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Insurance reimbursement: let's break this down
I am human too. As someone who has been on the client side of out of network providers, I empathize with cost needing to be filtered into consideration. I hope this guide can assist you in gaining a clear understanding of how your insurance can or cannot assist you in any manner. Although I do not directly bill insurance, there is a possibility your insurance reimburses a certain percentage of our work together or follows another helpful protocol. This guide aims to give you a sense of control and empowerment, as the healthcare system can be overwhelming.
Call the number on the back of your insurance card for the Benefits Department. Write down every answer you receive. Ask for explanations of anything you don't understand, as the system can be complicated and use fancy wording. Ask to speak to a supervisor if you are not happy with the answers you are getting. You'll need careful records later if the company fails to follow through with what they've told you.
Many insurance companies will reimburse a percentage of the total fee paid. For example, your company may reimburse you 80% of the total fee paid, or $100 for a $125 individual session. Other companies will substitute the $125 fee for what they deem appropriate, regardless of what you paid. For example, your company may say that they will reimburse you 80% of the “allowed amount” of the fee. You paid $125 or an individual session, but your insurance company only allows $60. Therefore, you will be reimbursed 80% of $60, or $48. They may try to withhold this information from you and can legally do so. Ask to speak to a supervisor and say that you cannot plan your medical expense budget without this number.
1) What is your name and extension number?
2) Does my policy cover Out-of-Network, Licensed Clinical Social Workers?
3) My therapist is willing to provide a statement/superbill of Session Dates Attended, the CPT code, and the Diagnosis. Is this acceptable to the insurance company?
4) Does my policy cover 60 minute Individual Therapy (CPT 90837)?
5) What mental health Diagnoses are NOT reimbursable?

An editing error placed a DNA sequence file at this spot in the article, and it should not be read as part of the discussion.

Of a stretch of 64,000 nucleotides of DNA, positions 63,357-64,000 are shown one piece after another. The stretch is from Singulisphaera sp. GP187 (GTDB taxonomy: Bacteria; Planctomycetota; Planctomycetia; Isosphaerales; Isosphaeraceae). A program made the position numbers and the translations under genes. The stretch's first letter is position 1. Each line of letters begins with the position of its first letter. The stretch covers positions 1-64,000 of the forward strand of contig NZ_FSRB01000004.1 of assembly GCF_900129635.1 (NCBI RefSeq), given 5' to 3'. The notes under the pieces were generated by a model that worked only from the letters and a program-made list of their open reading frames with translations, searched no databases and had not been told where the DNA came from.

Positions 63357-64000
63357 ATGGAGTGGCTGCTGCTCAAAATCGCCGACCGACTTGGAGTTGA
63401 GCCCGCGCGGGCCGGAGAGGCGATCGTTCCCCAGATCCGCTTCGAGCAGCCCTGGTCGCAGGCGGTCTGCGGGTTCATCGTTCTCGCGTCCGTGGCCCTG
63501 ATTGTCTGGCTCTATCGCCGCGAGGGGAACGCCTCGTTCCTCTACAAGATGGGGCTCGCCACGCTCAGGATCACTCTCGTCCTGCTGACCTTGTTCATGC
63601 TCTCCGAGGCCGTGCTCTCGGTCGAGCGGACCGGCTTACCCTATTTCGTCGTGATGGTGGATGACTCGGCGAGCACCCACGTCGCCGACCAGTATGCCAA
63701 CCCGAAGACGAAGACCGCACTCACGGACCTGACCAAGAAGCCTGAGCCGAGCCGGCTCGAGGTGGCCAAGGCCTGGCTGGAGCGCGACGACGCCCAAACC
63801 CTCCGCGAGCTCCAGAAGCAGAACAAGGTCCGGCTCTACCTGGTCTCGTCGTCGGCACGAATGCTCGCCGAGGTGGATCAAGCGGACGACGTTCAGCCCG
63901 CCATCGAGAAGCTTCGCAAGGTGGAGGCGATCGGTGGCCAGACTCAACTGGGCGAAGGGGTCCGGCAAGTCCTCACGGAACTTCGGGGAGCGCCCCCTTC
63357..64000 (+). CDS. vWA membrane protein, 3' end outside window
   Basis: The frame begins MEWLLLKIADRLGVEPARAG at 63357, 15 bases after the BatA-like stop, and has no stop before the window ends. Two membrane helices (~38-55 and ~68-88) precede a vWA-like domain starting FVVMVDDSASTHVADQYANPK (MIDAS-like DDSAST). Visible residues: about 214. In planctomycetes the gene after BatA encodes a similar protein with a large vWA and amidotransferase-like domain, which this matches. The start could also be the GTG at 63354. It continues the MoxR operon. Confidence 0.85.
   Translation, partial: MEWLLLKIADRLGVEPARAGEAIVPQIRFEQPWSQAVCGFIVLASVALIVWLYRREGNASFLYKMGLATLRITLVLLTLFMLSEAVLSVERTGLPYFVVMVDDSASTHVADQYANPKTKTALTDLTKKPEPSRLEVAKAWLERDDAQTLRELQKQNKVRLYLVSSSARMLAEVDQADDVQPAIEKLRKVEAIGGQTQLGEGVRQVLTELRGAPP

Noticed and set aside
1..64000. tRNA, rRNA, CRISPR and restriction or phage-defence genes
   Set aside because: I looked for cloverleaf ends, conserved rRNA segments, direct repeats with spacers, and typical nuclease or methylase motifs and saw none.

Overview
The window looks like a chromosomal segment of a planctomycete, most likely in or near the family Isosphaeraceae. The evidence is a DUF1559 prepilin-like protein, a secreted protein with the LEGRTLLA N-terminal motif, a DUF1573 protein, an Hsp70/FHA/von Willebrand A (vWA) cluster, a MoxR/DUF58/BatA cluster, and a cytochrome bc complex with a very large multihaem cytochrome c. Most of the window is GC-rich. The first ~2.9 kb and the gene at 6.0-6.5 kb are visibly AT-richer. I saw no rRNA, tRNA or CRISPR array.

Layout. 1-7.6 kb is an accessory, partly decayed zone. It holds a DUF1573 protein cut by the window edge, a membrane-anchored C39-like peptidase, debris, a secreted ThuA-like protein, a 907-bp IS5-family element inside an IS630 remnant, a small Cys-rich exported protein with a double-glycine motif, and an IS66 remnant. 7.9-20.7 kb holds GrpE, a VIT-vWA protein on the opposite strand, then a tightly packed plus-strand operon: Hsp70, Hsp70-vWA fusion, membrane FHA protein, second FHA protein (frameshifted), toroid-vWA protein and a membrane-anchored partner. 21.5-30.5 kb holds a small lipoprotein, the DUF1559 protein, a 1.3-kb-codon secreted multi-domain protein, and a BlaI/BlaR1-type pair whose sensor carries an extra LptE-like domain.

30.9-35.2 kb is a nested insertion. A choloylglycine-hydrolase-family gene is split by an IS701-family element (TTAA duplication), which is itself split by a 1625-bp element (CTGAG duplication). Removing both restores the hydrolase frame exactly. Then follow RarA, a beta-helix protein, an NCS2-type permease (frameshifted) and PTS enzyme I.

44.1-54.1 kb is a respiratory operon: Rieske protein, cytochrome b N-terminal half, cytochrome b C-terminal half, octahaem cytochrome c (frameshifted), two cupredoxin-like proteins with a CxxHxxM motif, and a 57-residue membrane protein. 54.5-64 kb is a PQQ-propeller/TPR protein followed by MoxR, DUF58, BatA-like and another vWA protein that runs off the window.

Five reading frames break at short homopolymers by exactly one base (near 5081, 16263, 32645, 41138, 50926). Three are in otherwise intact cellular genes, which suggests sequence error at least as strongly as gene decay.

6) How many sessions are covered per year?
7) What is the Lifetime Maximum for mental health benefits?
8) What is my Out-of-Network Deductible?
9) What is the Allowed Amount of the fee? My therapist's individual session is $125 for CPT 90837.
10) What percent of the Allowed Amount will be reimbursed?
11) How do I file a claim? Many companies now make it very easy by providing a link to quickly upload your statements or receipts.
Insurance reimbursements will vary from month to month:
At the beginning of your therapy, there will be a wait until your insurance company begins to pay your benefit.
In January of each year, you will not get any money back until your deductible is met. If you apply other family medical expenses to your deductible, you will start getting benefits sooner, and more of your therapy will be paid for.
Toward the end of the year, your insurance reimbursements will stop if the number of sessions is limited.
Your out-of-pocket medical expenses can be minimized if your employer offers a pre-tax medical "flexible spending account."
Ask your accountant about taking a medical tax deduction for psychotherapy.
You may save money with an insurance plan that has a higher premium, but better benefits for out-of-network therapy (called Preferred Provider Organization, or PPO).
In January 2010, new legislation requires many insurance plans to provide the same benefits for mental health as for physical health, with many of these limits removed—very good news!